Previously, I read the first and third editions of this book and each time was reminded me of a situation years ago when participants were outraged about the playing conditions on the course on which the U.S. Open golf championship was once held. The greens were too fast, the rough was too high and deep, the pin placements were "impossible," etc. After a U.S. Golf Association official was informed of the criticism, he explained that "we're not trying to embarrass the world's greatest golfers, we're trying to identify them." Bennis seems to be making the same point about how great leaders are developed. More specifically, as he and Robert Thomas assert in Geeks & Geezers (2002), there are "crucibles" from which some emerge as leaders but most others do not. They developed a theory that describes, they believe for the first time, how leaders come to be. "We believe that we have identified the process that allows an individual to undergo testing and to emerge, not just stronger, but better equipped with the tools he or she needs both to lead and to learn. It is a model that explains how individuals make meaning out of difficult events -- we call them crucibles [in italics] -- and how that process of 'meaning making' both galvanizes individuals and gives them their distinctive voice." They cite and then discuss a number of individuals who underwent that process and, as a result, eventually became highly-effective leaders. Bennis and Thomas conclude their book with an especially apt quotation from Edith Wharton: "In spite of illness, in spite even of the arch enemy, sorrow, one can remain alive long past the usual state of integration if one is unafraid of change, insatiable in intellectual curiosity, interested in big things, and happy in small ways." These are indeed words to live and grow by for both Geeks and Geezers.

Those who aspire to become leaders - or to become more effective leaders - will find much of value in this latest edition even as some will question Bennis' selection of some of the exemplary leaders such as Herb Alpert, Norman Lear, and Sydney Pollack. However, my own opinion is that effective leaders can - and should - be developed at all levels and in all areas, not only within an organization but indeed throughout an entire society. I do agree with other reviewers that some of Bernnis'social commentary indicates a political bias that is irrelevant to his stated objectives. Granted, Harry Truman once described politics as "the art of getting things done" and great leaders are certainly results-driven pragmatists. In that sense, George Washington, Abraham Lincoln, Franklin Delano Roosevelt, Winston Churchill, Mohandas Gandhi, and Nelson Mandela (to name but a few) were master politicians. That said, each demonstrated most (if not all) of the qualities that Bennis admires, notably a compelling ("guiding") vision, a passion for excellence, and impeccable integrity. None of those qualities is political in nature. However, all of the aforementioned leaders considered them essential to achieving political objectives.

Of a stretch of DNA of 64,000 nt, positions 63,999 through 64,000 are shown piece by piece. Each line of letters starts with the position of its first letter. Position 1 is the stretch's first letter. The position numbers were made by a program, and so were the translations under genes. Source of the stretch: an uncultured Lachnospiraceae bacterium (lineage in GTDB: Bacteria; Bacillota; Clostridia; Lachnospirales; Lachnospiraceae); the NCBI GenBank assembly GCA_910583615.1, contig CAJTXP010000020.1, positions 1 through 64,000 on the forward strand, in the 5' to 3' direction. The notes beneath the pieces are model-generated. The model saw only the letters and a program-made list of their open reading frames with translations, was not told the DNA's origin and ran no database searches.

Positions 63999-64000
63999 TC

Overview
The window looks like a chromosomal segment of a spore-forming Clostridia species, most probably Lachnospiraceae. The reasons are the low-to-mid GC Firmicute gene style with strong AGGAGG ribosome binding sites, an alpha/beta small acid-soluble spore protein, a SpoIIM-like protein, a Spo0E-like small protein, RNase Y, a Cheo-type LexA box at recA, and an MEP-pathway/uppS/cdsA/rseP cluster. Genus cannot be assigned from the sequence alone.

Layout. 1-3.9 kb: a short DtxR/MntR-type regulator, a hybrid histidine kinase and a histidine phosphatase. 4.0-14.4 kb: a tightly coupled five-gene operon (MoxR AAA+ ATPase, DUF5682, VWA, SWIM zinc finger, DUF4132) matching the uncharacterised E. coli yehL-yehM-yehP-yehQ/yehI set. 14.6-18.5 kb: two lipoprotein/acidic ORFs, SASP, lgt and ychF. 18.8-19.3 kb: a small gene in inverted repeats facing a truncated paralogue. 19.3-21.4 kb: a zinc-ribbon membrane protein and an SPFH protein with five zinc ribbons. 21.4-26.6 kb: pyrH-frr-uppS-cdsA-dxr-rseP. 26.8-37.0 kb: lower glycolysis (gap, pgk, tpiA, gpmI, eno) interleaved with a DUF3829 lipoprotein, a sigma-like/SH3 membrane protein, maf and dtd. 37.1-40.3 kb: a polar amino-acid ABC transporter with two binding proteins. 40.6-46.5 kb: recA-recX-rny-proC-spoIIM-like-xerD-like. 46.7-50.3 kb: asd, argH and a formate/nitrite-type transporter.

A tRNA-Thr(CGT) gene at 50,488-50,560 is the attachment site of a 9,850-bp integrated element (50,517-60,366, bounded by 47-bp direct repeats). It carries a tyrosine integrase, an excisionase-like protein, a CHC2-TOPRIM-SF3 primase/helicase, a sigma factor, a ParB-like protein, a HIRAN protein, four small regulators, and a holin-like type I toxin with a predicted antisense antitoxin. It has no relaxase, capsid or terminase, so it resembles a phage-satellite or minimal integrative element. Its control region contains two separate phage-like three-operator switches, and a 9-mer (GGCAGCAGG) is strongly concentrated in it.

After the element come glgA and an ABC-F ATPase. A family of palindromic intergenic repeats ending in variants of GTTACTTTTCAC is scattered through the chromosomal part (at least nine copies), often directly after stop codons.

In the Epilogue, Bennis recalls an incident that occurred in 1945. President Franklin Delano Roosevelt had recently died and "crowded, grieving masses surged along Constitution Avenue in April 1945, waiting for his funeral cortege to pass by. As his hearse neared, a well-dressed, middle-aged man standing in the throng fell to his knees, sobbing desperately until finally regaining his composure. A stranger by his side asked, `Did you know the President?' The man could barely reply. `No . . . but he knew me.'" What's Bennis' point? To become a great leader, you must "know" those whom you ask to follow you. Agreeing with Abigail Adams that "great necessities call forth great leaders," Bennis notes that with the inauguration of a new U.S. president in 2009, "it is easy to forget that we need more than one gifted leader at a time. At the founding of the United States, when our population was less than 4 million, we had six towering leaders: Washington, Jefferson, Hamilton, Madison, Franklin, and Adams. Now that we number more than 304 million people, we are surely capable of yielding at least 600 world-class leaders in this country alone."

When concluding the Epilogue with a question, "Will you be one of them?" Warren Bennis offers both an invitation and a challenge, and he does so at a time when the need for more and more effective leaders was never greater.
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on 26 May 1999
Warreen Bennis shows how holding the status quo in management and leadership will provide a void in inspirational leadership in the 21st Century. He correctly writes about how management can get the best out of people by empowering them, by giving them input into things that affect them and by getting out of their way.
The author correctly identifies so called leaders who have attained top positons but lack integrity, knowledge of human development, what motivates people and compassion. He calls them "destructive achievers" and pronounces them dangerous.
Bennis has obviously devoted many years of his life to discovering what good leadership is and what it isn't. He notes that "Everyone deplores the alleged lack of leadership in America today" and further states that, "Greed, timidity and lack of vision are rampant among the current crop of psuedoleaders." He is correct in arguing that "Our culture is currrently dominated and shaped by business." He asks us to consider that "those who are skilled at achieveing prominence are not necessarily those who are ready to lead once they arrive."
If we consider all of the violence in America, lack of health care, the working poor, starving children and homeless people how can we deny Bennis when he states that, "Our quality of life depends on the quality of our leaders?" Should not a government, with all of its "leaders" be judged on how well people at the bottom are doing instead of people at the top?
Anyone reading this well written book will understand that American leadership is lacking and that we must develop better leaders if we are to increase our performance throughout the world.
Dr. Norman Jones-author of Performance Management in the 21st Century:Solutions for Business, Education and Family (St. Lucie Press-1999)